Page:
It's often said about the great and fabled cities of the world that they are "Paved with Gold". Now please bare with me for I'm about to tell you about Canberra. "A Good Sheep-station, Spoilt." as one wag put it.
About a week ago, we had an almighty thunderstorm. Feline and Canine variety, a massive rainfall in a short period (and how we need that rain - we're still on stage 3 water restrictions due to the water supply having been damaged by last year's Firestorm)
In the morning, we found a very bedraggled and exhausted bird in our garden. No obvious damage, just too weak to fly, and utterly soaked and shivering. So I captured it in a cardboard box, and put a towel over the top - any passing Moggie would have considered it a banquet. A quick phone to the RSPCA, and then a trip past the bare plains (still no sign of regrowth after the Bushfires) to the RSPCA animal shelter about 20 km away - which was saved from fire only by heroic actions by the people there. Anyway, they gave the bird (identified as a Crimson Rosella) a quick examination, while waiting for the Vet to come later on for a complete check-up. It appears he had a bruise on one wing, and was missing a major tail-feather, but was otherwise just weak and exhausted.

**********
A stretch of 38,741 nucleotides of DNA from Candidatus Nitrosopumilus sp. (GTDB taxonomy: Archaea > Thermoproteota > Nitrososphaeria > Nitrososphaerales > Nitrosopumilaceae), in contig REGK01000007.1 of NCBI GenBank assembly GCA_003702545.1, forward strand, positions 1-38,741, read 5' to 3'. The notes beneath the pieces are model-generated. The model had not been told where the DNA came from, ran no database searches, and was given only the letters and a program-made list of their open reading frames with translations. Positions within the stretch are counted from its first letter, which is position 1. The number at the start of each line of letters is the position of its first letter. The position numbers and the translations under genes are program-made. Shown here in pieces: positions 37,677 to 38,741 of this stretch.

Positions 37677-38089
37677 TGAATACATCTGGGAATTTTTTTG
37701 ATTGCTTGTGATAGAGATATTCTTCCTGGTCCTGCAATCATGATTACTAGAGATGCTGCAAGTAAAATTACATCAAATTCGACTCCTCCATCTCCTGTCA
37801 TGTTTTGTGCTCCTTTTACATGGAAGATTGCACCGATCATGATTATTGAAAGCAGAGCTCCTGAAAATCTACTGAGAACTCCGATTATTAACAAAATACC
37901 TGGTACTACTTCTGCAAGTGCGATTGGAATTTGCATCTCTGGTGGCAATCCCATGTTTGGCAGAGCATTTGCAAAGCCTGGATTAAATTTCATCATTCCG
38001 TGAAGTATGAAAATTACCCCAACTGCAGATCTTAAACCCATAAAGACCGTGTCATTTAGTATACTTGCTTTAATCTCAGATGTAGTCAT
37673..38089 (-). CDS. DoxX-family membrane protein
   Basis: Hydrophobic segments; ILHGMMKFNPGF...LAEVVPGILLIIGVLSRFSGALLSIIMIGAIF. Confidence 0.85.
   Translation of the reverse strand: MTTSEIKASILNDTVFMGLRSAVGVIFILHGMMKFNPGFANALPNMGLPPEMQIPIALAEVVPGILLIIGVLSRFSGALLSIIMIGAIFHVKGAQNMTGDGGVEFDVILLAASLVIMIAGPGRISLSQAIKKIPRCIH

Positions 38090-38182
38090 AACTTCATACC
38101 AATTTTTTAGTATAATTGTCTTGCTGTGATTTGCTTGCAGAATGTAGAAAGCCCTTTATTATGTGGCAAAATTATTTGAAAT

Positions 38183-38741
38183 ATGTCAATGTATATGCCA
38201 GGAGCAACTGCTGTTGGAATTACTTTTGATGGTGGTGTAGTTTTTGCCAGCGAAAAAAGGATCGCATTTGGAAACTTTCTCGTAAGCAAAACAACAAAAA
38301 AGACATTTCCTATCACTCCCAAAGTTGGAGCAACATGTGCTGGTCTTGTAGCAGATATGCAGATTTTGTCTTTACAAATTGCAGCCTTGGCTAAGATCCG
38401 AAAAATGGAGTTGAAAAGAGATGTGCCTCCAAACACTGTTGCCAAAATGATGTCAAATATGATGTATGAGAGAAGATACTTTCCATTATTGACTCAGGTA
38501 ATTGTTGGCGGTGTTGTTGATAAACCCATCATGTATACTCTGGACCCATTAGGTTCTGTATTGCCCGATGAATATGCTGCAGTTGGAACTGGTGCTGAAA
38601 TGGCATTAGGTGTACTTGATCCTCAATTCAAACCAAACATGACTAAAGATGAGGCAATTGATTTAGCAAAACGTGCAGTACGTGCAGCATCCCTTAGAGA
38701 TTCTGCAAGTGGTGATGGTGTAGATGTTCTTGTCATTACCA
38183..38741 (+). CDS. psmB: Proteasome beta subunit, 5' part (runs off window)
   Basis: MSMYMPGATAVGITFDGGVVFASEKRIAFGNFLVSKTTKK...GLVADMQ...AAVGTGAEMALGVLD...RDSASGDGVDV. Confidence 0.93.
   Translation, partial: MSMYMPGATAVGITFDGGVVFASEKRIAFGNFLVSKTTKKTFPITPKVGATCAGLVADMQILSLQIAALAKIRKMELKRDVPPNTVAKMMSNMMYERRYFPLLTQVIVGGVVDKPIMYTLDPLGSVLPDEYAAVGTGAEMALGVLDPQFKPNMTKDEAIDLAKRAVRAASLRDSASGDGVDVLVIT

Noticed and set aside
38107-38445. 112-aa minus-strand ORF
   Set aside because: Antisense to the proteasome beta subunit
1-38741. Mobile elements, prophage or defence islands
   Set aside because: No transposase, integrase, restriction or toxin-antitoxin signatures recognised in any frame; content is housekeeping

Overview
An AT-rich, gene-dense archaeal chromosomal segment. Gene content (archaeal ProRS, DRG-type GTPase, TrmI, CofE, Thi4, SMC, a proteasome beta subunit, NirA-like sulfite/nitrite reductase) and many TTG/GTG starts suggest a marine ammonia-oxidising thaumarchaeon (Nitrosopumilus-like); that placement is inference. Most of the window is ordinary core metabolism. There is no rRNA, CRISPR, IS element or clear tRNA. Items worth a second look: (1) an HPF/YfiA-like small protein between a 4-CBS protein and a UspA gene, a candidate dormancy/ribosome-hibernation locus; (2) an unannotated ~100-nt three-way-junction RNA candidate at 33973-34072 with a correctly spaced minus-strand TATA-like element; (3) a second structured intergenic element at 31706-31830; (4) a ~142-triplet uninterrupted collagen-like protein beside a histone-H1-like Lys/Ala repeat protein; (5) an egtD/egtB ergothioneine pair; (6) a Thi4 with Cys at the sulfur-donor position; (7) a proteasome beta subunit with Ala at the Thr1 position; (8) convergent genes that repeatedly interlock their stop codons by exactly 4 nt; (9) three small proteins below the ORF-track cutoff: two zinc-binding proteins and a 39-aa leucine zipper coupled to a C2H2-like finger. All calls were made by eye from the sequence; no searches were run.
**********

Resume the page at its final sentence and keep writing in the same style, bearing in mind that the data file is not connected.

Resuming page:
Yesterday, I got another call - the bird had made a complete recovery, and would I like to release him in the same area he was picked up? So I collected him, and Andrew watched as the little parrot gave an indignant squawk, then a vertical take-off from out of the box, a quick Immelman over the house, then departed for parts unknown at high speed.
And that got me to thinking about living here. We take the Sulphur-crested Cockatoos, the various Rosellas, the Grass-Parrots, even the Galahs (pink-breasted Cockatoos) for granted. In Fable, the streets of London are paved with Gold, but in Reality, the skies of Canberra are filled with Cockatoos, Galahs and Multicoloured Parrots far, far more than London has of Pidgeons. And I know which I'd rather have - roads made of some soft yellow metal, or a riotous assembly of shrieking, whistling, squawking and rattling rainbows in the trees.
Even just looking at the monetary value (always a dubious metric of real worth), we must have at least a billion dollars worth just flying around, entertaining us every day. Just the regular visitors to our back yard would be worth more than our house. Which in a way, somehow feels exactly right.